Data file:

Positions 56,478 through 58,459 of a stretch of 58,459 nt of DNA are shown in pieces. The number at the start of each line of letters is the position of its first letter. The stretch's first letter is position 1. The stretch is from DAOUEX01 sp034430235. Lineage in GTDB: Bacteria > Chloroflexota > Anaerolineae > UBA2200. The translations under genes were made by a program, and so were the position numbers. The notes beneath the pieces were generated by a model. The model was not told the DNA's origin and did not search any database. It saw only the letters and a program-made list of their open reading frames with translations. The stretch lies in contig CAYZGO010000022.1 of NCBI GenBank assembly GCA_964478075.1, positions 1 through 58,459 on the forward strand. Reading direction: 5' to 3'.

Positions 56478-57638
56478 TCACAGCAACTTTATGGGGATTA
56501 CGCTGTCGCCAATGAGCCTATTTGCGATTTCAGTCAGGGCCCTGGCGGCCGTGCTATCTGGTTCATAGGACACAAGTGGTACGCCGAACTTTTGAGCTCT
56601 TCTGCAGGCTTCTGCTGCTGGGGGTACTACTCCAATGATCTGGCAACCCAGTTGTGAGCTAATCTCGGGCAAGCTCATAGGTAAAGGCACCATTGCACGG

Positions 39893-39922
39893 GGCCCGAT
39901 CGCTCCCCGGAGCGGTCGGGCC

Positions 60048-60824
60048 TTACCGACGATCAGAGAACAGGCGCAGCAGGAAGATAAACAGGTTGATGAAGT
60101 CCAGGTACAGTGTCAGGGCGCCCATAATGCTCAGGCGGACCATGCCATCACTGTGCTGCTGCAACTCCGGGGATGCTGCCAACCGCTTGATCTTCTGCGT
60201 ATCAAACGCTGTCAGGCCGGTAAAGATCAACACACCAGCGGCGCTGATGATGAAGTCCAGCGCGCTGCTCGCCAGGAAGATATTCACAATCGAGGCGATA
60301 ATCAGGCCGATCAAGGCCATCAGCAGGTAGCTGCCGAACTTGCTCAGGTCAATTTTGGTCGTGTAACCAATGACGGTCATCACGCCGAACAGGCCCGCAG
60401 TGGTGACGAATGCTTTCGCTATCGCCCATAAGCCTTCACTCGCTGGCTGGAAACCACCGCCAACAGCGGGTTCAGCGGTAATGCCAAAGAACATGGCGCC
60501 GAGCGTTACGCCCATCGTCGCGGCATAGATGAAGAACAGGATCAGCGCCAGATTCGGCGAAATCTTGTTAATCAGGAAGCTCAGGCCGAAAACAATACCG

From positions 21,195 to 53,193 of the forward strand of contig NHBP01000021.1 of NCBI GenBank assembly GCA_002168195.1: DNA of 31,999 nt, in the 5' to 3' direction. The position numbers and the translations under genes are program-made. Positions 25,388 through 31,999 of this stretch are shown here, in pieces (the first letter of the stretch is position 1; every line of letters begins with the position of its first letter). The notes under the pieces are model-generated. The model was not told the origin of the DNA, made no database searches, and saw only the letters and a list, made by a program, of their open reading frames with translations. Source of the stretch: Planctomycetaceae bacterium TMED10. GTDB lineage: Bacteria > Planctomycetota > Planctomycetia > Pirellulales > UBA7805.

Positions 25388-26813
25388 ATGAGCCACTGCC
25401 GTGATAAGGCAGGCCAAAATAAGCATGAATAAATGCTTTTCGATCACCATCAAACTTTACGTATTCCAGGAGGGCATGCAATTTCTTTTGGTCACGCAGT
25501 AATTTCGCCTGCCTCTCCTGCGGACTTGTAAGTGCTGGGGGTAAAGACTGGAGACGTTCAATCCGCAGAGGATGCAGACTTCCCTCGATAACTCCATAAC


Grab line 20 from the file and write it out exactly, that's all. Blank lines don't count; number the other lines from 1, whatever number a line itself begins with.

25501 AATTTCGCCTGCCTCTCCTGCGGACTTGTAAGTGCTGGGGGTAAAGACTGGAGACGTTCAATCCGCAGAGGATGCAGACTTCCCTCGATAACTCCATAAC